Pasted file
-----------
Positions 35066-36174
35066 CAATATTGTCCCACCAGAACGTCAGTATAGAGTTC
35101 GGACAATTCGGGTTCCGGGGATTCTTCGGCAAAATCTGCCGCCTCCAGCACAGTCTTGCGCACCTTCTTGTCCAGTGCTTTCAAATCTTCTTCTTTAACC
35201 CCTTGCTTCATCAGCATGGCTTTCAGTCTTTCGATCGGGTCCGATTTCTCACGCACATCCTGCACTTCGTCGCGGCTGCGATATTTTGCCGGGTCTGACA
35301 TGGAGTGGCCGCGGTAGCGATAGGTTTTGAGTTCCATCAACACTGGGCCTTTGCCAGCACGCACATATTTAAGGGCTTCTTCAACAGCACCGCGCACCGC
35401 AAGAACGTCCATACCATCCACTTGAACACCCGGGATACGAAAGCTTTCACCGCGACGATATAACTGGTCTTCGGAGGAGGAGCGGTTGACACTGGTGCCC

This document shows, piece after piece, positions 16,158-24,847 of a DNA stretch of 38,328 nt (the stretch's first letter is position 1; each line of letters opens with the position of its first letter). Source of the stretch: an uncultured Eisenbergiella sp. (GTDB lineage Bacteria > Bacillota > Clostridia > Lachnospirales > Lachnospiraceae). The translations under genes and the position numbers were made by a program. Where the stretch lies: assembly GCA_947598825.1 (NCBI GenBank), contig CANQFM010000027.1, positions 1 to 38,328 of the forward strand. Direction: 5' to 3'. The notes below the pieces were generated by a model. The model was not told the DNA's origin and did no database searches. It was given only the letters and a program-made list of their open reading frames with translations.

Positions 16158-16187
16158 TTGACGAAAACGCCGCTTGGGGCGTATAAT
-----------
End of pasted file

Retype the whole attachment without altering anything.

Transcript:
Positions 35066-36174
35066 CAATATTGTCCCACCAGAACGTCAGTATAGAGTTC
35101 GGACAATTCGGGTTCCGGGGATTCTTCGGCAAAATCTGCCGCCTCCAGCACAGTCTTGCGCACCTTCTTGTCCAGTGCTTTCAAATCTTCTTCTTTAACC
35201 CCTTGCTTCATCAGCATGGCTTTCAGTCTTTCGATCGGGTCCGATTTCTCACGCACATCCTGCACTTCGTCGCGGCTGCGATATTTTGCCGGGTCTGACA
35301 TGGAGTGGCCGCGGTAGCGATAGGTTTTGAGTTCCATCAACACTGGGCCTTTGCCAGCACGCACATATTTAAGGGCTTCTTCAACAGCACCGCGCACCGC
35401 AAGAACGTCCATACCATCCACTTGAACACCCGGGATACGAAAGCTTTCACCGCGACGATATAACTGGTCTTCGGAGGAGGAGCGGTTGACACTGGTGCCC

This document shows, piece after piece, positions 16,158-24,847 of a DNA stretch of 38,328 nt (the stretch's first letter is position 1; each line of letters opens with the position of its first letter). Source of the stretch: an uncultured Eisenbergiella sp. (GTDB lineage Bacteria > Bacillota > Clostridia > Lachnospirales > Lachnospiraceae). The translations under genes and the position numbers were made by a program. Where the stretch lies: assembly GCA_947598825.1 (NCBI GenBank), contig CANQFM010000027.1, positions 1 to 38,328 of the forward strand. Direction: 5' to 3'. The notes below the pieces were generated by a model. The model was not told the DNA's origin and did no database searches. It was given only the letters and a program-made list of their open reading frames with translations.

Positions 16158-16187
16158 TTGACGAAAACGCCGCTTGGGGCGTATAAT